|The need for “technological literacy” has become a myth that hides one unvarnished fact: To get a high-paying job in today’s economy one needs a college degree.|
Count the reasons for continuing investments of money in building a “hard” infrastructure of wiring, servers, and new multimedia machines and a “soft” infrastructure of technical support and professional development. Each reason for spending money has so little evidence to support the investment that it is like buying dot-com stocks that lose money year after year. It is, as Federal Reserve Board Chairman Alan Greenspan once said about the stock market, “an irrational exuberance.” What are the reasons for investing in technology in schools? Let’s review.
Reason: Making computers available to teachers and students will lead to the integration of technology with curriculum and instruction.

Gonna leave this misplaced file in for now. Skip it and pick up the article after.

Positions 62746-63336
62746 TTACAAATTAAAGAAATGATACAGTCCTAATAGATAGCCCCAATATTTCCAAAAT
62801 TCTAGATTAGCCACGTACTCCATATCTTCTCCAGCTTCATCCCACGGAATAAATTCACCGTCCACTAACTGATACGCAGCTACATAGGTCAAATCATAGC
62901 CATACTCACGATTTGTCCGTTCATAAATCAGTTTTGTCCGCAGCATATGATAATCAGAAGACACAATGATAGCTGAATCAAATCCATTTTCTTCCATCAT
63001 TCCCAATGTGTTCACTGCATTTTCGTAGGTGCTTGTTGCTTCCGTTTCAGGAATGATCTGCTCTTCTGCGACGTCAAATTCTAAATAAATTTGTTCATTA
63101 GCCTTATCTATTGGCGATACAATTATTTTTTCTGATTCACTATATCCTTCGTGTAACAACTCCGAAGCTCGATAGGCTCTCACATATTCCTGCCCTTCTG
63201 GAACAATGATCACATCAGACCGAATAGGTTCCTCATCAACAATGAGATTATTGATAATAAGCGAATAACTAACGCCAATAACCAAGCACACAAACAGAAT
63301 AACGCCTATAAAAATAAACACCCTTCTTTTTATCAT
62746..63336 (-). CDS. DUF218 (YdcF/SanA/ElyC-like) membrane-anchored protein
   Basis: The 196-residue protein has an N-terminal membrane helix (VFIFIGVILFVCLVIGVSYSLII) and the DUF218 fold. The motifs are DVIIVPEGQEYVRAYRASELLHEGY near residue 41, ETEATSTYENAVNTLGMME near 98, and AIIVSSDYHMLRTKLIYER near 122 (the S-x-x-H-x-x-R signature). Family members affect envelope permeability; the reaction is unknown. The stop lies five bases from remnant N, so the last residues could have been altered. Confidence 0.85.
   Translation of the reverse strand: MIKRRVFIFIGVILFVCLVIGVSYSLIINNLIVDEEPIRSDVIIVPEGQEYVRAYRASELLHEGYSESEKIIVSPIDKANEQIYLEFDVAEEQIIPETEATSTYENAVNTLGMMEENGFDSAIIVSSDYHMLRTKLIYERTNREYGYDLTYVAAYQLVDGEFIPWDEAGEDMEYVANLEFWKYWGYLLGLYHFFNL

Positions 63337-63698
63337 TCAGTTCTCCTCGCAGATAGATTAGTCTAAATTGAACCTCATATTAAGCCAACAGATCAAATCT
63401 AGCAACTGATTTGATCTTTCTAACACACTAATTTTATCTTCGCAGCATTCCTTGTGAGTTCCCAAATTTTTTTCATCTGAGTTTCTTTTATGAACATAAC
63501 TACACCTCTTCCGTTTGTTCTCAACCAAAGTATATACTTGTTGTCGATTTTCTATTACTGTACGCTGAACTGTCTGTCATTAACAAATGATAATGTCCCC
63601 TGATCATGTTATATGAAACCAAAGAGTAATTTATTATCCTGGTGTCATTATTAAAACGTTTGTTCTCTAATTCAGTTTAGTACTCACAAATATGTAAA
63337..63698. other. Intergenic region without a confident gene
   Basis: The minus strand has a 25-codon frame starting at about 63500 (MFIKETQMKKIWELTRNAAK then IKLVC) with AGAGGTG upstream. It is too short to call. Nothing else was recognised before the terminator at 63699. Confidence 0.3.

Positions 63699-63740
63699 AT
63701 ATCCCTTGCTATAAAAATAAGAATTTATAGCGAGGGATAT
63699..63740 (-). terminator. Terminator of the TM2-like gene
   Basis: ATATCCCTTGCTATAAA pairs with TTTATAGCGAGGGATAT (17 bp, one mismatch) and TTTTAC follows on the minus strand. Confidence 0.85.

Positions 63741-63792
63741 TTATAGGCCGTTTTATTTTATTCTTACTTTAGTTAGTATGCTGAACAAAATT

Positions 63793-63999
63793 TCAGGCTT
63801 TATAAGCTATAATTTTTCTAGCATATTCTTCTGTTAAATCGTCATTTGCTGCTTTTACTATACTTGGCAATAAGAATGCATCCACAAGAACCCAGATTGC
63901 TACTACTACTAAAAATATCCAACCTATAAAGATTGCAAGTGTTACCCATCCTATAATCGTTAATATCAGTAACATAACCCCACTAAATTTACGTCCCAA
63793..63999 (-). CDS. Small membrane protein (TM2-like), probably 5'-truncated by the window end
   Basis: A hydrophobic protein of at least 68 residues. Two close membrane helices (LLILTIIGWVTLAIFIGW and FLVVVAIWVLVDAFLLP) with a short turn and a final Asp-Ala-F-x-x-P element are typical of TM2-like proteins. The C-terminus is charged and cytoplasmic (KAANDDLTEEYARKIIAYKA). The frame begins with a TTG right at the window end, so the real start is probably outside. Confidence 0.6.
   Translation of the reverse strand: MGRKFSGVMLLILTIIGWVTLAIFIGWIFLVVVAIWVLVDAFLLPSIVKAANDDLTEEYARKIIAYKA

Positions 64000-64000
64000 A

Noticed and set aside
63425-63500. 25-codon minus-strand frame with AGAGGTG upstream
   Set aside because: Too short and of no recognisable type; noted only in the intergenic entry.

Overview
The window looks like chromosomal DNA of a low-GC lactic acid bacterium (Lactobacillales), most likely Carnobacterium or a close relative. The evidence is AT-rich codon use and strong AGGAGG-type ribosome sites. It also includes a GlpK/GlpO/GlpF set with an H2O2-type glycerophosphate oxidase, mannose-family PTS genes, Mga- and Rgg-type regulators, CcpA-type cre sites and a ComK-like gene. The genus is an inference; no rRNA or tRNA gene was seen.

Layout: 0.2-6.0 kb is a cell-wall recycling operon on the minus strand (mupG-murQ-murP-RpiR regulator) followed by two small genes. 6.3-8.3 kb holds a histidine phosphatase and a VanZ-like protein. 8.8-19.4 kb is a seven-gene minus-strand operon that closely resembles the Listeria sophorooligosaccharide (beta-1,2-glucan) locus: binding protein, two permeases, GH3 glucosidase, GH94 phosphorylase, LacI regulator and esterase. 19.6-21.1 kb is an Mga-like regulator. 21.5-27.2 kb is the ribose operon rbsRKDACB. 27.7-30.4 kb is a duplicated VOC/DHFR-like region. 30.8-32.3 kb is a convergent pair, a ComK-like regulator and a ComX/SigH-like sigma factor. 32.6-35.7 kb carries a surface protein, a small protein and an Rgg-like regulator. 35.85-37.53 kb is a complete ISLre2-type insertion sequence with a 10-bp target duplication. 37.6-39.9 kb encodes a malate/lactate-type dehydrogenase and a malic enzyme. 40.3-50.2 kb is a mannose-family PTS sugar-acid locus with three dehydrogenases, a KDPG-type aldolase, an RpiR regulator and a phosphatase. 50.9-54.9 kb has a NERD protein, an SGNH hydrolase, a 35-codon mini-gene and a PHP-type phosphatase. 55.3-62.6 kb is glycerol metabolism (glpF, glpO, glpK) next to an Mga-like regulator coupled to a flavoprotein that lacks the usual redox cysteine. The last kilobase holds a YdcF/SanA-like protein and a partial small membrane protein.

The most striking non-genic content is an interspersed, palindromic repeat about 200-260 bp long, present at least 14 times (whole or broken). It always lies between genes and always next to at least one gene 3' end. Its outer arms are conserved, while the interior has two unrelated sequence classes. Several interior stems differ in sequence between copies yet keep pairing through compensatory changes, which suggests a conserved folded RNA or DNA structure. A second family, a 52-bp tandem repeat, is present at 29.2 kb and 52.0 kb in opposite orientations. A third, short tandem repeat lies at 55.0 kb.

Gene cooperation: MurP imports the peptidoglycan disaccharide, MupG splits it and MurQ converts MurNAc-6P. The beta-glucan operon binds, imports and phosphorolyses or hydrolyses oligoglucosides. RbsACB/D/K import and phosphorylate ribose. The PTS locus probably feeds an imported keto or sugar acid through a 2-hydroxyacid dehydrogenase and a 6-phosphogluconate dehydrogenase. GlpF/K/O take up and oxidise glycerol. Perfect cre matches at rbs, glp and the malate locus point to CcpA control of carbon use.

Evidence: Most teachers at all levels remain occasional users or nonusers. Those who are regular users seldom integrate the machines with core curricular or instructional tasks.
Reason: Students using computers will improve their academic achievement.
Evidence: Certain computer-assisted instructional software for particular basic skills, applied to narrowly prescribed tasks, can raise test scores over a period of time. Beyond such narrowly conceived uses, there is no clear, commanding body of evidence that students’ sustained use of multimedia machines, word processing, spreadsheets, and other popular applications has any impact on academic achievement.
The record is, in fact, slim in justifying major expenditures for both “hard” and “soft” infrastructures. But there is yet another major reason that U.S. presidents, governors, and corporate leaders offer for buying more machines, software, technical support, and professional development. It is that reason, largely unexamined, to which I now turn.